The reflection continues. Remembering. Wishing. Praying. Hoping.
Rereading journal entries.
Looking at photos.
This one was taken somewhere between Charlotte and Miami. The colors were astounding. As was the fact that we were in an airplane, at 35,000 feet or so, traveling between states and eventually between countries. As much as I love to fly, I remain baffled by how airplanes work. I took physics in college and tried desperately to figure out the forces of mass, velocity, and whatever else is involved in getting an airplane aloft - but I was repeatedly unsuccessful in my attempts. In the end, I decided that I didn't have to know how it worked; it was enough for me to enjoy the fact that other people knew how it worked, and their hard work made it possible for me "to travel the world and the seven seas."
At the airport in Miami, I spied a small gaggle of palm trees as we walked from our arrival gate to the departure gate. Such simple and quiet beauty in such a noisy and austere place - I couldn't walk past and not attempt to capture it.
Somewhere between Florida and Haiti, we flew over green inlets, white clouds, and the deep blue sea. Who lives there? Who works there? Do they have any idea how beautiful their land is from above? Does anybody?
Surrounded by mud and dirt, assaulted with noise and smoke, unmoving, a father held his son close. More stillness, quietness, and beauty.
Mattresses for sale in the sun, piled up on a dusty road, leaning against a rusty fence. A dog wanders past, perhaps wishing he could lie down and rest, knowing he'd be shooed away. We rode past on our bus, a bus sent to Haiti from North Carolina. A bus manufactured for American school children, now carries Haitian students and teachers, food and supplies, and earnest church folks like us back and forth to school. Past sun-baked mattresses.
Eight of the ten of us met at a team meeting two and a half weeks before we left for Haiti. We introduced ourselves briefly, laughed, groaned, compared malaria medications, offered to bring various supplies, and promised to pack light for the journey. We met at the airport at 4:30 in the morning two weeks ago today and set out on an unimaginable adventure. Even the people who had been to Bayonnais before were on a new and different trip this time.
I remember sitting at that first meeting, wondering - Who are these people? Why are we going to Haiti? What do we hope to accomplish? I'm fairly certain that none of us is better able to answer those questions now than we were a month ago when we met that first time. But I'm grateful for each of those teammates of mine.
Rice paddies, field workers, irrigation trenches, palm trees, light poles, villages in the distance. Entire cultures, languages, people groups, landscapes, histories, and futures that were completely unknown to me. But there I was, eager to see it all, capture it all with my camera, in my journal, and most of all, in my soul.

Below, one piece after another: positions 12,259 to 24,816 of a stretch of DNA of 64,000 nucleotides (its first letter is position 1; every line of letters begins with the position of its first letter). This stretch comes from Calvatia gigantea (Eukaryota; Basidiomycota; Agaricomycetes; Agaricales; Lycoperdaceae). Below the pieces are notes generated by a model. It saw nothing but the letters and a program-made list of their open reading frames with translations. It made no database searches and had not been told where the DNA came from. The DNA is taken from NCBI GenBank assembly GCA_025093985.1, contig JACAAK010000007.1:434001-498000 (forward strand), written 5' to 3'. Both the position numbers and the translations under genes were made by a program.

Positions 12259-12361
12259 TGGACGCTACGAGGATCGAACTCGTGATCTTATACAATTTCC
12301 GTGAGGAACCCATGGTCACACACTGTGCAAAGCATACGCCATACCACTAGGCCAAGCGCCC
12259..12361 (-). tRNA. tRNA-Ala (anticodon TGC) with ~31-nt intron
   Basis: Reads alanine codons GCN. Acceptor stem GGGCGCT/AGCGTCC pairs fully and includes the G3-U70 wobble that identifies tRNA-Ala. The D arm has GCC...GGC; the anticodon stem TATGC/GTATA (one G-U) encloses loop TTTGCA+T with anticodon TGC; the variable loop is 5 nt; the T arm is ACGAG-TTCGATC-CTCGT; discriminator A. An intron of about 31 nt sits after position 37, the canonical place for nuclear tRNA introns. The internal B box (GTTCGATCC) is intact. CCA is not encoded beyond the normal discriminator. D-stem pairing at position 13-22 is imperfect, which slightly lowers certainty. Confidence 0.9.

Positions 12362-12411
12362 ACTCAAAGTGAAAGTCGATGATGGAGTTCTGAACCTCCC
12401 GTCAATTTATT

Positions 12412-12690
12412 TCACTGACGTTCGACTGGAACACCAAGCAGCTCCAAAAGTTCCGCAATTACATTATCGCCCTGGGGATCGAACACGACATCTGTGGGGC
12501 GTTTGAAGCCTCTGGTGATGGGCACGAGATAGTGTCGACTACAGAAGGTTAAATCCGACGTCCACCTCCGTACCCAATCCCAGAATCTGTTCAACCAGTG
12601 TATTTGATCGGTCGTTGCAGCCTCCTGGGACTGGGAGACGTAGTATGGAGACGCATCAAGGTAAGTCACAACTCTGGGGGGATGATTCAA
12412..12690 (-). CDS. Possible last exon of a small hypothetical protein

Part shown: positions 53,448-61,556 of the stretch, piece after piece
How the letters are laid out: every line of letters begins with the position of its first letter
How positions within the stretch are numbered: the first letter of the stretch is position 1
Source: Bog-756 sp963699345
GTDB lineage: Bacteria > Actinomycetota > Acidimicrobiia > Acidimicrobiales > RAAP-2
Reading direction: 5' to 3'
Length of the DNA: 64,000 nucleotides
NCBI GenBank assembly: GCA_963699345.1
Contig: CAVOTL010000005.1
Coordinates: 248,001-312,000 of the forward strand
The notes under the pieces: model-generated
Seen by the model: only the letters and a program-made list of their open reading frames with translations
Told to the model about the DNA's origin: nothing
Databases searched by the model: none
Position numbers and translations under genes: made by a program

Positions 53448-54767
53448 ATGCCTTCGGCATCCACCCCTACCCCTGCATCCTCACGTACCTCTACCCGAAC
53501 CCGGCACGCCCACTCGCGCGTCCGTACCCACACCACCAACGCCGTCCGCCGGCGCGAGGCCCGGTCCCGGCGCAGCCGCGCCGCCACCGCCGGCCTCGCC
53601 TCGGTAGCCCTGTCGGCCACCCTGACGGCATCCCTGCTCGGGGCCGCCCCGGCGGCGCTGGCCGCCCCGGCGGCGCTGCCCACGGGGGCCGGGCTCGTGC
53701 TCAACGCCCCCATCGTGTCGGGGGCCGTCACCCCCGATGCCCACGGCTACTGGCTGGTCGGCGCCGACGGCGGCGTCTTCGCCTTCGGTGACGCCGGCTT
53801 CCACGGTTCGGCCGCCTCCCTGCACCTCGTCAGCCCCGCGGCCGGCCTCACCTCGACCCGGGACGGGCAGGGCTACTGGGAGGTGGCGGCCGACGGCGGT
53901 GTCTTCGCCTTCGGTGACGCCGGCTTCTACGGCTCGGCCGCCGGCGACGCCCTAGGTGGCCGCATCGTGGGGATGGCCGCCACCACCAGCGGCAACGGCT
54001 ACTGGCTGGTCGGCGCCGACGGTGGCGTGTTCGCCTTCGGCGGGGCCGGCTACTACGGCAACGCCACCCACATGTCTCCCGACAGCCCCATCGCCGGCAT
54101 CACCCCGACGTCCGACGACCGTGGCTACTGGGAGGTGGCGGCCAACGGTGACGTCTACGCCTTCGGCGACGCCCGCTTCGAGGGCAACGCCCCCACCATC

Bathing, washing clothes, drinking, cooking, watering their fields, the people of Bayonnais,
like all people everywhere depend on the simple, universal, and undeniable miracle of water.
I'd heard of Doctors without Borders; we saw signs in Creole indicating where they had been headquartered during the recent cholera outbreak. But I'd never heard of Engineers without Borders. We saw signs of where they had been every time we walked or rode over this bridge and small dam and everytime we walked along the canals that bisected the fields and farms of the region.
Upon our arrival at OFCB, I was silenced and awed yet again by the wonder of connection, the fine web of interaction that makes our lives possible. I was silenced and awed by the miracle of our presence there. Because we arrived on a Thursday and because today is also Thursday, I know that I must take time to give thanks. That day - and today - gratitude abounds.
I am thankful for...
1. electrical circuits that hum all night long
2. alarm clocks that sound at 3 am
3. cars that start and don't break down on early morning airport drives
4. functioning airplanes, diligent mechanics and baggage handlers, and sober, attentive pilots
5. unexpired, unflagged passports
6. security checkpoints
7. jetways, runways, and air traffic control towers
8. other people brave enough to go to places like Bayonnais
9. cargo ships large enough to transport North Carolina school buses
10. the fact that the bus waited until arriving in front of the guesthouse before it broke down
11. the Haitian mechanics resourceful enough to get it running again and keep the school's two buses functioning on a daily basis
12. clean sheets, towels, toilets, and sinks prepared for our arrival
13. bountiful meals, prepared by cooks who don't have enough to feed their own families
14. all the new faces, the names, and the stories that Haiti has blessed me with
Thanks be to God!